But through careful assessment and evolution of their Employee Value Proposition (EVP), whilst keeping the Kintsugi "DNA" of their culture in mind, they were able to pause, adapt and roll with the punches, which led to the development of a new tagline ‘Love above the door.’

According to Hudson, it wasn’t about scrapping everything and starting again, it was about evolving it and making sure it was relevant for their new Gen Z-heavy workforce.

“If there's one thing that we can land with you from a strategy point of view," said Doug Hewett, Founder and Partner at People Made, "get the culture right, get that as your core, and then from your culture you can start to think about the EVP as something you constantly change. Maybe you need more Gen Z and you need to tweak things; maybe you've got COVID coming at you with a very different set of needs, so you've got to change there again. Always keep that kind of iterative, in beta type of thinking in mind.”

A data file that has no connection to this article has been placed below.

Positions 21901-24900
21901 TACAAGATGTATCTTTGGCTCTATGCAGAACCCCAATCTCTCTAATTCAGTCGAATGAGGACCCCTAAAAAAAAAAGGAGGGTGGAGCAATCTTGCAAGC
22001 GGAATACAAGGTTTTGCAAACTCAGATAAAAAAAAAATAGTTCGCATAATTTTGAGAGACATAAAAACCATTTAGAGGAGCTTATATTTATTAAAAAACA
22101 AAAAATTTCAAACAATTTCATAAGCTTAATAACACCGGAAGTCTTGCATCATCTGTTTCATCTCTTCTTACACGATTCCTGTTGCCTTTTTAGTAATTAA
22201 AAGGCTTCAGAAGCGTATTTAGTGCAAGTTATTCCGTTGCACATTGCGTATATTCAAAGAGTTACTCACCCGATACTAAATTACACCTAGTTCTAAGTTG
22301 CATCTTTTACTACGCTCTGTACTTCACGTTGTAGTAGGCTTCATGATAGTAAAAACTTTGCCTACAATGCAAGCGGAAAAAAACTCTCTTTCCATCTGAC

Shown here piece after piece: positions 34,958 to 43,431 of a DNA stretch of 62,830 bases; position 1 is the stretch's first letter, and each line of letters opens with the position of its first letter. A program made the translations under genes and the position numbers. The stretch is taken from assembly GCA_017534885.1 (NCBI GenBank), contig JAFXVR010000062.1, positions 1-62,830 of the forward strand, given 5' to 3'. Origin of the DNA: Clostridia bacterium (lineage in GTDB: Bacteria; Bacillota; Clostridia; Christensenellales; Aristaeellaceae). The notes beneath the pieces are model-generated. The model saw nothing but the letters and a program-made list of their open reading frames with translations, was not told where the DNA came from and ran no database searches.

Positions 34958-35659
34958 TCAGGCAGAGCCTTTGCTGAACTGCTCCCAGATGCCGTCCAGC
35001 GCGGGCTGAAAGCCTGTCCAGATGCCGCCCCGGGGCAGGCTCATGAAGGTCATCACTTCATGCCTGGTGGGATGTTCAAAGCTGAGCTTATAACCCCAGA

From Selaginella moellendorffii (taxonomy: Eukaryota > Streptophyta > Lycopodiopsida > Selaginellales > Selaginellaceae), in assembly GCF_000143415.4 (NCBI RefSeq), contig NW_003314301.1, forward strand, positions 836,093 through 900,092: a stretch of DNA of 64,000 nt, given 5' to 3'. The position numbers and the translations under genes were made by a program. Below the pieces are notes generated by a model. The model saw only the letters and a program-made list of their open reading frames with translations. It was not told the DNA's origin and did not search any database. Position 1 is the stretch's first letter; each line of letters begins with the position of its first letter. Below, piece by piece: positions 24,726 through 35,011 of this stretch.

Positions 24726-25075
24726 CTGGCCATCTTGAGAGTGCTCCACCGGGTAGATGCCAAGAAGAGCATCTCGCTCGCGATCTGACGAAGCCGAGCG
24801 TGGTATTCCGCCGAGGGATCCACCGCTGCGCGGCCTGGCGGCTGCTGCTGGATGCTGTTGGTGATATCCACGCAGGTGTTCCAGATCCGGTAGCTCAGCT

Key takeaway: Even if you’re particularly proud of your EVP, it will still need to evolve as the company, or external circumstances, change. Rather than a set-it-and-forget-it project, your EVP is a delicate ecosystem of values and behaviours which requires maintenance and iteration to keep things in balance.

2. Personal perks with AstraZeneca

With such a volatile job market, employers have had to find new and agile ways to retain top talent. One trend that emerged from this is the personalisation of benefits, as it’s a key way to cater to workers’ changing priorities. According to research from Totaljobs, two in five candidates will skip a pay rise to get their most desired benefits.

Turns out, AstraZeneca has a pretty neat system for offering its employees benefits that will always feel relevant and useful. It’s called the ‘flexible benefit fund’ and it works by growing with the employee through various stages in their life.